THE CHRISTMAS GHOST STORY: The Eternal Storm by Karishma Mistry

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The Eternal Storm by Karishma Mistry

Winner, 15-and-under category

Karishma Mistry is in Year 7 at Crookhorn College and lives in Waterlooville. She says she really enjoys writing and writes short stories all the time, plus she enjoys reading fantasy and mystery books, including those by JK Rowling and Cassandra Clare. Karishma said: ‘It’s really exciting to know my story was so well-liked. I only entered it for fun and didn’t think I would actually win.’

The Christmas Ghost Story is sponsored by Hayling Island Bookshop - The Eternal Storm is read here by Jack Edwards, who is starring in the Kings Theatre panto Snow White as Sarah Spoilit - the panto runs until January 1.

The wind blew fiercely across the British Isles; all witnesses hoping for snow.

Fall Manor had been abandoned for years...

Fall Manor had been abandoned for years...

However, these dreams were only fulfilled in one place. A place full of unknown forces; A place where ghosts live. Christmas was here, but maybe not in the way we thought. 

I awoke and felt a chill go down my back; I knew the bitter winter weather had finally got to me. Standing up, I spotted icicles hanging on the window frames: snow had fallen last night!

I glanced outside at the old Fall Manor set in the middle of the street. It had been abandoned for years now. Rumour has it they’re turning it into a bunch of flats. Better than a creepy old pile of junk.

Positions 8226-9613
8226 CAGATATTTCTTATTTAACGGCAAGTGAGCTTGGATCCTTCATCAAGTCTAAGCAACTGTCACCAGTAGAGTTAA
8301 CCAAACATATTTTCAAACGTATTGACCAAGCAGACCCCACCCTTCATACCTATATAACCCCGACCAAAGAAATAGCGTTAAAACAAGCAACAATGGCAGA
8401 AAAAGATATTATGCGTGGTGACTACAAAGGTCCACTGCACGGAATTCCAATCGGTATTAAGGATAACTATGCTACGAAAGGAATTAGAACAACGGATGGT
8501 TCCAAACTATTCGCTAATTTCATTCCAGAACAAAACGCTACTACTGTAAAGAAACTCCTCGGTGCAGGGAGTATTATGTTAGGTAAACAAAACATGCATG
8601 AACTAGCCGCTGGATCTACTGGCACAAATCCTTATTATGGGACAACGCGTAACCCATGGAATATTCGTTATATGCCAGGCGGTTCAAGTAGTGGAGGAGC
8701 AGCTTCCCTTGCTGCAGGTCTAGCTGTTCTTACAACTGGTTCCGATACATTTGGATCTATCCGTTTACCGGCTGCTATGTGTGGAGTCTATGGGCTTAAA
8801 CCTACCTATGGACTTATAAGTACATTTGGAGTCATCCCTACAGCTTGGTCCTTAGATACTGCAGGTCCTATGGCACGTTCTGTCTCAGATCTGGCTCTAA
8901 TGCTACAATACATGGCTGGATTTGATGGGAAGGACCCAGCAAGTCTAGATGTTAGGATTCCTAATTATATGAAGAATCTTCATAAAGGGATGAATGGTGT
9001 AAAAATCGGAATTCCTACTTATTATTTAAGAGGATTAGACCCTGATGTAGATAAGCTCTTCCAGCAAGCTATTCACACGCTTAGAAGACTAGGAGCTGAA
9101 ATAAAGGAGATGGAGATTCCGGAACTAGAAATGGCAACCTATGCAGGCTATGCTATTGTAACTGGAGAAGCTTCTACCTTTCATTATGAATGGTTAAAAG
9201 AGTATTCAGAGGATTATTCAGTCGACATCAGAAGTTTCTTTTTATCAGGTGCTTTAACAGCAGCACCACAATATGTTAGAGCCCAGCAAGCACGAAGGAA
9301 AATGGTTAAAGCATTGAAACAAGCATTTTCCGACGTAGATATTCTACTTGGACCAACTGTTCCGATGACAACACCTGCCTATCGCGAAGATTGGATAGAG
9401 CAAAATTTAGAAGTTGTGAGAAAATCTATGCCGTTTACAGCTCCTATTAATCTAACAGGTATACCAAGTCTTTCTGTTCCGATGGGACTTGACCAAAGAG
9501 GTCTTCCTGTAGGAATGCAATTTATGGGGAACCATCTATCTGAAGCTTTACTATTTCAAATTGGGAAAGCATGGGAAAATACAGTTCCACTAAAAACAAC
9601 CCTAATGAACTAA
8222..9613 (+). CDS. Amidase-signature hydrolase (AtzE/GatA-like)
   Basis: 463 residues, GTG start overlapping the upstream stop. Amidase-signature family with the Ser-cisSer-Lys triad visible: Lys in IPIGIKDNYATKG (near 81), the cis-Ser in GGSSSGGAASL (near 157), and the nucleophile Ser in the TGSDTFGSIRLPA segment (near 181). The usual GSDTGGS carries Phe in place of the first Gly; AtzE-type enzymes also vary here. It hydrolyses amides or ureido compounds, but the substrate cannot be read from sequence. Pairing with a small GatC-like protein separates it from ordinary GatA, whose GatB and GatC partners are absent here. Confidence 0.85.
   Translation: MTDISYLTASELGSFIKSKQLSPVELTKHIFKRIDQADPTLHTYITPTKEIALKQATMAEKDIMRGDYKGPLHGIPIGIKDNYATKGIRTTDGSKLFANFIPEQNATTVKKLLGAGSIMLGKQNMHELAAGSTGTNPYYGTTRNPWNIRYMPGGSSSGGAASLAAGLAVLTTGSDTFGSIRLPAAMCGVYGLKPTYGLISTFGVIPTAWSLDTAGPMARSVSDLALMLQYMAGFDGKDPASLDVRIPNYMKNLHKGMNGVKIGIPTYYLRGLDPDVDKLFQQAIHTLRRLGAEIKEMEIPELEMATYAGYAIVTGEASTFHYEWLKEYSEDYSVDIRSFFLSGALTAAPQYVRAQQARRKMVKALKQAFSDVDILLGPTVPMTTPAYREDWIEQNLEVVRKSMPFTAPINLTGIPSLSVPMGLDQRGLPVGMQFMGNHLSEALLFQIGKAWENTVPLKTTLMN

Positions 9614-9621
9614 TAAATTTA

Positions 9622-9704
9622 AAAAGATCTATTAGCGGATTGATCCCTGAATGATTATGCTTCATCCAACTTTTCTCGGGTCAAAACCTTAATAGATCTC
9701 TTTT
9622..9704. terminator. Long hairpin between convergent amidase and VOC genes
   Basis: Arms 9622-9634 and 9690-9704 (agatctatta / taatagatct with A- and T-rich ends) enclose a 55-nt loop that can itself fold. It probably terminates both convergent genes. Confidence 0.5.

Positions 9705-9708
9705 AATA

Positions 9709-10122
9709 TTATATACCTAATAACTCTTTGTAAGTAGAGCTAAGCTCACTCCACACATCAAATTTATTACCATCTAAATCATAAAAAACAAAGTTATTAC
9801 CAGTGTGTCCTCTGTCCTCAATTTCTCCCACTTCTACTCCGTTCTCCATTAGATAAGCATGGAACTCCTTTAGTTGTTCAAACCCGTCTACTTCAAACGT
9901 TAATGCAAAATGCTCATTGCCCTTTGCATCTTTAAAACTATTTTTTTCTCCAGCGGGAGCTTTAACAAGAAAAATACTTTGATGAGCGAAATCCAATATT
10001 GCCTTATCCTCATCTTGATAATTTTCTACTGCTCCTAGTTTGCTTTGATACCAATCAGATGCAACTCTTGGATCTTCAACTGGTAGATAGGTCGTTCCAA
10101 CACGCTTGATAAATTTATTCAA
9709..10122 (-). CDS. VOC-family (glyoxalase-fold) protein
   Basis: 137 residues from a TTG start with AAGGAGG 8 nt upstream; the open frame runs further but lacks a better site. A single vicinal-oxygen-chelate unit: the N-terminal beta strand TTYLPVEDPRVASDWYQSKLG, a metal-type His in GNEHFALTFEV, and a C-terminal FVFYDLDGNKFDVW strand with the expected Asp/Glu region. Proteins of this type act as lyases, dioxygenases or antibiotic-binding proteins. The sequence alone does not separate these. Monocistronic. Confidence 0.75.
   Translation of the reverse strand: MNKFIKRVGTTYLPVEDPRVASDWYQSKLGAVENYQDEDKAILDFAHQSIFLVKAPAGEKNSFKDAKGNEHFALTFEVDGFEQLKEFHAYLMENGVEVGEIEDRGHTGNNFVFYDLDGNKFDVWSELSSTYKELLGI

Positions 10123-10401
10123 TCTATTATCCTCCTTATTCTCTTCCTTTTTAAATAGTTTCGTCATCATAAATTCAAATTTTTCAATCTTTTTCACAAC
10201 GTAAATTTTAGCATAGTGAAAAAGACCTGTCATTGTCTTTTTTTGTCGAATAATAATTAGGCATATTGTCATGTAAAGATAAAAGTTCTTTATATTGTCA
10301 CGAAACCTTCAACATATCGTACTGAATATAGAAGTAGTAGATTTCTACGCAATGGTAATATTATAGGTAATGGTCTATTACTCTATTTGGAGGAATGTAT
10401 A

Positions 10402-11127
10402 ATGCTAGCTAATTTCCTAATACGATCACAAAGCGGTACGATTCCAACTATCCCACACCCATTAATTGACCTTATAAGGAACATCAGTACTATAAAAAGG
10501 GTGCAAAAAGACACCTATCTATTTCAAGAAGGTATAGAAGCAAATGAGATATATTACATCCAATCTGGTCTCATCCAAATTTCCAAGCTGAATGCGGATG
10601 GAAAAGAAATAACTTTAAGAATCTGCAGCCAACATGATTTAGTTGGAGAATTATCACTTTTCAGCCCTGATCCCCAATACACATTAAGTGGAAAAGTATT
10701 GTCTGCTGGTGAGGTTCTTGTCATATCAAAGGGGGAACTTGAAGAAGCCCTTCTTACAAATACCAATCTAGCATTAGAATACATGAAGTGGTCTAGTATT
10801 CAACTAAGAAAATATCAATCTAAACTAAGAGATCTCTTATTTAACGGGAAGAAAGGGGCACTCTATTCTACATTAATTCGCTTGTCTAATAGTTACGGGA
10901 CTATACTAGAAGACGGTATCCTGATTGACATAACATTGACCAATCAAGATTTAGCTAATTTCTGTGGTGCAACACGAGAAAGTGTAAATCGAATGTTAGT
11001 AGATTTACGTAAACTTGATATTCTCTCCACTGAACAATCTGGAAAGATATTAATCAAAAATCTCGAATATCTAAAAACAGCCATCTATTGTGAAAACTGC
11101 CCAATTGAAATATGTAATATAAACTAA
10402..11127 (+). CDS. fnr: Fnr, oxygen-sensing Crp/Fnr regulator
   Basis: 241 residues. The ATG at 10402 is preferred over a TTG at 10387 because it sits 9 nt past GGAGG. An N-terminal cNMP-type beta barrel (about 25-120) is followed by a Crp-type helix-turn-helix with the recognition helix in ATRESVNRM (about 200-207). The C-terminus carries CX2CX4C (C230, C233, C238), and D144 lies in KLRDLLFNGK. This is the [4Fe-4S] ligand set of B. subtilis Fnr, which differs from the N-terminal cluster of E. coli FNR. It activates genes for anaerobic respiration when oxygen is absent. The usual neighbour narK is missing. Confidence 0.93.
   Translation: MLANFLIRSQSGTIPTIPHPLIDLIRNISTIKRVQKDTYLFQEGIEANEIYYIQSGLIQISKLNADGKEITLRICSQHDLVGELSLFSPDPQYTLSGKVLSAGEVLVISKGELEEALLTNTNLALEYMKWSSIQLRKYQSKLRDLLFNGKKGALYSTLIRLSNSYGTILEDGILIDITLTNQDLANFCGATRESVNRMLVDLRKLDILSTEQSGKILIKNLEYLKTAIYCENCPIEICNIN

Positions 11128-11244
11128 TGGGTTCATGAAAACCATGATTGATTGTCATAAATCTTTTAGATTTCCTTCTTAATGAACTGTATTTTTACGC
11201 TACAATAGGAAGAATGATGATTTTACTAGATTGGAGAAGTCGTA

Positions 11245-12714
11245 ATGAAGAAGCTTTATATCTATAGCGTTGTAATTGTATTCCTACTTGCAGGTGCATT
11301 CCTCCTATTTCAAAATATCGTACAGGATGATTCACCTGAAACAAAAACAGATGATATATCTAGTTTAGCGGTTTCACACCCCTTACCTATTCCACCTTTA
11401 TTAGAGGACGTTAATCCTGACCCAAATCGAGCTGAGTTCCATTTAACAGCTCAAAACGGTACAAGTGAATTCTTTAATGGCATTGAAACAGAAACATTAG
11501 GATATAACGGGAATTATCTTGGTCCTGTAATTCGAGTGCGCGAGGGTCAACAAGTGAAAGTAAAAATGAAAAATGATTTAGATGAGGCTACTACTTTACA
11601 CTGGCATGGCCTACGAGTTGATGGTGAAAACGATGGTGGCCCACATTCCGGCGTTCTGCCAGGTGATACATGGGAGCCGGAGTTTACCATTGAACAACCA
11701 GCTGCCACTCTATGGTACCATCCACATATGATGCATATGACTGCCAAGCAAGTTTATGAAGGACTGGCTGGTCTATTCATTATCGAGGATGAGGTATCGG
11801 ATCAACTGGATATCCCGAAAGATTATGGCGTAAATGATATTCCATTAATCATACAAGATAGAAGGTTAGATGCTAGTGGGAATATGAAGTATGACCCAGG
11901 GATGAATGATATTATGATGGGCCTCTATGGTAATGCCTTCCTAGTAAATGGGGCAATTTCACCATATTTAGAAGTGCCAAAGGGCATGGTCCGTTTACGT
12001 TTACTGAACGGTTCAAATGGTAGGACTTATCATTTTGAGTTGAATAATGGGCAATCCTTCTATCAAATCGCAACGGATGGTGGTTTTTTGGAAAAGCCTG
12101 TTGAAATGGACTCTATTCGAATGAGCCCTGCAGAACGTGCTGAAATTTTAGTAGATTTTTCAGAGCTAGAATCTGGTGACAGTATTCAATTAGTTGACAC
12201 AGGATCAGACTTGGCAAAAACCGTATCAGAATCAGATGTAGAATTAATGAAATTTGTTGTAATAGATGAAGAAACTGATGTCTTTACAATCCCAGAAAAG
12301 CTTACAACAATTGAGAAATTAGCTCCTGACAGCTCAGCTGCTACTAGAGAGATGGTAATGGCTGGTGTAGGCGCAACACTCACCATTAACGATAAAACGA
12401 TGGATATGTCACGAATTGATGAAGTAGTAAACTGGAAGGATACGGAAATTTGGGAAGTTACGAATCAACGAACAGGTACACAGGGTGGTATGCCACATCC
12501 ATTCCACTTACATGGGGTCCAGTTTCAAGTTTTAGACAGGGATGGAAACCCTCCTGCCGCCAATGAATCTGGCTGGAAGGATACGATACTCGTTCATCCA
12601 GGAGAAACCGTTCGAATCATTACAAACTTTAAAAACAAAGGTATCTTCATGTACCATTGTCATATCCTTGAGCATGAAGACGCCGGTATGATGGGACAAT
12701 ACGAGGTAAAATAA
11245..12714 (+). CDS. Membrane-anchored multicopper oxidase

A bunch of teenagers were trying to get in again. I would never even dare. Truth is, I have always feared that house, it gives me the shivers.

Karishma Mistry

Karishma Mistry

‘Katie, Katie – snow!’ My sister flung herself into my bed, a colossal smile spread across her face. I grabbed her by the waist and sat her on my shoulders, 

‘Come on then, let’s go!’ I yelled. A sudden burst of adrenalin ran through my veins. We were off! 

I clambered stiffly out of the door.  The frigid air shocked me but my sister ran head-first, tumbling into the carpet of white. 

My eyes glanced across the road where a boy was watching me. His almond hair was combed to the left and blue eyes glinting in the mist making him the total opposite to my blonde hair and brown eyes. Every time I glanced over he turned away as if I were Medusa: one look and BOOM you’re stone!

It was quite a few minutes before he came over, still unsure.

‘Hi, I’m Arthur,’ he muttered under his breath, keeping his head hidden.

‘Katie,’ I held out my hand and broadened my shoulders a little. 

‘Horrible this weather, right,’ he lifted his head. I shrugged, breathing in. He just looked at me and narrowed his eyes.

‘Eternal…’ he muttered sinking his head lower as he talked. I stood looking at him; he had jumbled my mind like a tiny toddler messing up a 500-piece jigsaw. Swinging his foot and crushing the snow below it, he sensed my confusion and turning on that foot he left. 

I still couldn’t stop thinking about him as the days went by.  He was right, the storms were eternal… As Christmas drew closer it got harder to sleep.

The glacial cold bit at my skin, slowly gnawing it away; the phone line was cut. There was no contact with the world.